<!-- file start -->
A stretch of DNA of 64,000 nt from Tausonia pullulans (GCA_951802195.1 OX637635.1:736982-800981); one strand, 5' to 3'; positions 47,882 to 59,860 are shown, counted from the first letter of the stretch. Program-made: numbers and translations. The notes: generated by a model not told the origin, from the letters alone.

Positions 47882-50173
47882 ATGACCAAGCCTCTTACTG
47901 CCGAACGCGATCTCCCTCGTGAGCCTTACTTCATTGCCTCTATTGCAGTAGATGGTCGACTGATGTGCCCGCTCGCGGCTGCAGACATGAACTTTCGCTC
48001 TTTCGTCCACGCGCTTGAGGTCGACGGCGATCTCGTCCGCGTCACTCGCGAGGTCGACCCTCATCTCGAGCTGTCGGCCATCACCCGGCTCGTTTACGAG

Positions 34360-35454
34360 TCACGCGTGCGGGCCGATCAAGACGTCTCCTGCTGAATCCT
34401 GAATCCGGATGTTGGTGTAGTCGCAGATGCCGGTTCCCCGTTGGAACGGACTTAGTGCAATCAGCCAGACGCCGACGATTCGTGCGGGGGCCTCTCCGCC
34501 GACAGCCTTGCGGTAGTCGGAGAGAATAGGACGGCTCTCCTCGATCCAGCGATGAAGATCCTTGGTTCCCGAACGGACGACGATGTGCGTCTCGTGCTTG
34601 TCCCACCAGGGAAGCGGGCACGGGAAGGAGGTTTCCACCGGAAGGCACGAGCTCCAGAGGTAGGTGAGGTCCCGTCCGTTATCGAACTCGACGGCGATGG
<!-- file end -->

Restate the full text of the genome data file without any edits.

A stretch of DNA of 64,000 nt from Tausonia pullulans (GCA_951802195.1 OX637635.1:736982-800981); one strand, 5' to 3'; positions 47,882 to 59,860 are shown, counted from the first letter of the stretch. Program-made: numbers and translations. The notes: generated by a model not told the origin, from the letters alone.

Positions 47882-50173
47882 ATGACCAAGCCTCTTACTG
47901 CCGAACGCGATCTCCCTCGTGAGCCTTACTTCATTGCCTCTATTGCAGTAGATGGTCGACTGATGTGCCCGCTCGCGGCTGCAGACATGAACTTTCGCTC
48001 TTTCGTCCACGCGCTTGAGGTCGACGGCGATCTCGTCCGCGTCACTCGCGAGGTCGACCCTCATCTCGAGCTGTCGGCCATCACCCGGCTCGTTTACGAG

Positions 34360-35454
34360 TCACGCGTGCGGGCCGATCAAGACGTCTCCTGCTGAATCCT
34401 GAATCCGGATGTTGGTGTAGTCGCAGATGCCGGTTCCCCGTTGGAACGGACTTAGTGCAATCAGCCAGACGCCGACGATTCGTGCGGGGGCCTCTCCGCC
34501 GACAGCCTTGCGGTAGTCGGAGAGAATAGGACGGCTCTCCTCGATCCAGCGATGAAGATCCTTGGTTCCCGAACGGACGACGATGTGCGTCTCGTGCTTG
34601 TCCCACCAGGGAAGCGGGCACGGGAAGGAGGTTTCCACCGGAAGGCACGAGCTCCAGAGGTAGGTGAGGTCCCGTCCGTTATCGAACTCGACGGCGATGG